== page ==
James Bond debuted in theatres in 1962, with Dr. No. It didn’t take very long for spy spoofs to start showing up; in fact, after the release of Goldfinger in 1965, there was a veritable explosion of spoofs and knockoffs, from the Dean Martin Matt Helm series of films to the classic TV series Get Smart. American International Pictures, known for B-grade horror movies and their series of truly insipid beach party movies (this’ll prove important) got into the act with 1965’s Dr. Goldfoot and the Bikini Machine. You can just feel the intelligence dripping off that title, can’t you? (Or is that your brains leaking out your ears?) I had a suspicion, I have no idea why, that this might not be a very good film. But it stars Vincent Price in the title role, and I was morbidly curious, so I decided to give it a chance.
That’s the hazard of being curious about how bad a movie can be. You tend to get an answer.
Dr. Goldfoot is a mad scientist bent on achieving supreme wealth through having millionaire playboys the world over sign over their fortunes to him. He plans to achieve this through having them marry his robot girls, girls created through his “bikini machine”, which custom designs attractive, programmable women to do his bidding.
There is nothing exploitative about this picture.
With the help, or more usually hindrance, of his resurrected assistant Igor (Jack Mullaney), Dr. Goldfoot initiates his diabolical plan by sending girl #11, Diane (Susan Hart) out to seduce and wed local millionaire Todd Armstrong (Dwayne Hickman). While there isn’t a whole lot of room in the script to allow for good acting, I do have to praise Susan Hart here for at least being amusing as she goes through a variety of wildly-overacted accents during the course of the film. However, due to Igor’s bungling, Diane is initially targeted instead on Craig Gamble (played by Frankie Avalon, who usually starred in those aforementioned beach movies, along with Hickman).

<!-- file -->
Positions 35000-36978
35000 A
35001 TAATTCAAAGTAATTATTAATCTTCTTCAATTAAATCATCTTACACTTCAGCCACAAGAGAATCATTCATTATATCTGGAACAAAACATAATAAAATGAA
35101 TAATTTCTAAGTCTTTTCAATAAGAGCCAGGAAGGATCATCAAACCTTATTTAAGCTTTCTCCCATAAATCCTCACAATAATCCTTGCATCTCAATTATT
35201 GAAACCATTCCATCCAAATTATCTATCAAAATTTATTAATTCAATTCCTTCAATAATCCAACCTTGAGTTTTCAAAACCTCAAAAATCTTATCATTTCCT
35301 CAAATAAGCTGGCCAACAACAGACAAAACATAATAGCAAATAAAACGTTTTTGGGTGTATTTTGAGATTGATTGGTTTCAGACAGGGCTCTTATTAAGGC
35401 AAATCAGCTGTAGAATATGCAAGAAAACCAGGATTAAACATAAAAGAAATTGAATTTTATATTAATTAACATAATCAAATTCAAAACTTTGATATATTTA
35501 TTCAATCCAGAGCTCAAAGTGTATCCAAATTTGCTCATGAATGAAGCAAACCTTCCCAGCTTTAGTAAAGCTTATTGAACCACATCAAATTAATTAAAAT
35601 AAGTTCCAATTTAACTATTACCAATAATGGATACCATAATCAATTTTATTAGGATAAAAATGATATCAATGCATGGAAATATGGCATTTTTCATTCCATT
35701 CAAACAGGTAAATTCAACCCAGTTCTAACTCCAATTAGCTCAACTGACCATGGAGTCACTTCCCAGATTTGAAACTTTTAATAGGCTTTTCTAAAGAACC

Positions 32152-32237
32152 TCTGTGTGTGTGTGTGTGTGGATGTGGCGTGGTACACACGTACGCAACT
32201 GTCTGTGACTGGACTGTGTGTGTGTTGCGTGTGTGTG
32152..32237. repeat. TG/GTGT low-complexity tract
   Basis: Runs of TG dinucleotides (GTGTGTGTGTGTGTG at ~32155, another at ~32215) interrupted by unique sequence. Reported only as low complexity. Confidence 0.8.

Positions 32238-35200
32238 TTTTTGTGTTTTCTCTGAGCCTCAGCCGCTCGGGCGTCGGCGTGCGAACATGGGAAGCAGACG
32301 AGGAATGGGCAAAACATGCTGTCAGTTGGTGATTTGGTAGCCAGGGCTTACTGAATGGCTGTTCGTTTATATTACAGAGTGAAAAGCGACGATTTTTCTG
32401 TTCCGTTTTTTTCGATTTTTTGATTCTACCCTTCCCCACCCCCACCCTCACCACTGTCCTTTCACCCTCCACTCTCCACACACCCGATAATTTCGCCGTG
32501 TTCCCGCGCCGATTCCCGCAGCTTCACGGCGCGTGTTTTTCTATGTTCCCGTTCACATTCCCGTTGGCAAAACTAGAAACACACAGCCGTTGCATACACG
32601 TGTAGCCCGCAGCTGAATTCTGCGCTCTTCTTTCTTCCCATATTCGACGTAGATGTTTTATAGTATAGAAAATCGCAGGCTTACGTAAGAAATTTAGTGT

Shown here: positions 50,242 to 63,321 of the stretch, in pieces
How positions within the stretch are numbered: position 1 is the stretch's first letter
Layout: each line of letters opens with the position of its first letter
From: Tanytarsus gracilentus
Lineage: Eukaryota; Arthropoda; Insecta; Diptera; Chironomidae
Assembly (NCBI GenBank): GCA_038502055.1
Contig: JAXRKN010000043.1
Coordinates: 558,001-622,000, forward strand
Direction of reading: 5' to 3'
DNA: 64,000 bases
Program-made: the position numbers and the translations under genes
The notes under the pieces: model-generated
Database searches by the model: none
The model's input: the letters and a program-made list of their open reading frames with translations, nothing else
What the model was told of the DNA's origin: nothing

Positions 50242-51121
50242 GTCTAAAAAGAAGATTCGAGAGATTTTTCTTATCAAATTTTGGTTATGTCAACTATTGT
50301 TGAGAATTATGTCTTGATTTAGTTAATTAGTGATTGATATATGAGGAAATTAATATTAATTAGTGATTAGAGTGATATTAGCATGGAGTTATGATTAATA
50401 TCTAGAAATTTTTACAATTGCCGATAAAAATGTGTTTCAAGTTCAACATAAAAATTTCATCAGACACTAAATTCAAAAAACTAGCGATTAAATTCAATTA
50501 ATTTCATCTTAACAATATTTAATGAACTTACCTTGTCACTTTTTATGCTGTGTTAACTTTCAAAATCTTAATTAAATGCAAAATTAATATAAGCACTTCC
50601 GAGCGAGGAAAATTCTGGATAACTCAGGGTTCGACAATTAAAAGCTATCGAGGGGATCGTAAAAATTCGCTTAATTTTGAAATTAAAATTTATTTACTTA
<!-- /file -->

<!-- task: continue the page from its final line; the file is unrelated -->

It’s an understandable mistake. After all, A.I.P. regularly mistook these guys for actors.
Craig Gamble is Agent 00¼ of Secret Intelligence Command; as the movie is fond of reminding us, he’s a SIC man. Though he’s such an incompetent that he nearly gets fired by his own uncle (Fred Clark), he still manages to get into a position to warn Todd of what’s going on, and eventually disrupt Dr. Goldfoot’s plans.
The film is moderately entertaining, but ultimately disappointing. Vincent Price isn’t on screen quite enough to give it his hammy best, and the rest of the actors can’t carry it on their own. As a spy movie, it’s either too ridiculous, or too self-aware of its ridiculousness, I’m not sure which; and as a spoof, it’s just not quite funny enough throughout. There are a few laughs here and there, but not as many as the scriptwriter was clearly trying for. Even the chase scene, which was ludicrous enough that it had tremendous comedic potential, had a pretty big gap between “funny in concept” and “funny in execution”.
When you have a trolley car chasing a moped on the open highway, I ought to laugh more than once.
There is a sequel, and I’ll probably give it a shot out of the same morbid curiosity. But I’m not expecting great success out of it, either. Dr. Goldfoot and the Bikini Machine was a movie that didn’t quite manage to be good enough to laugh at intentionally, nor quite bad enough to laugh at unintentionally.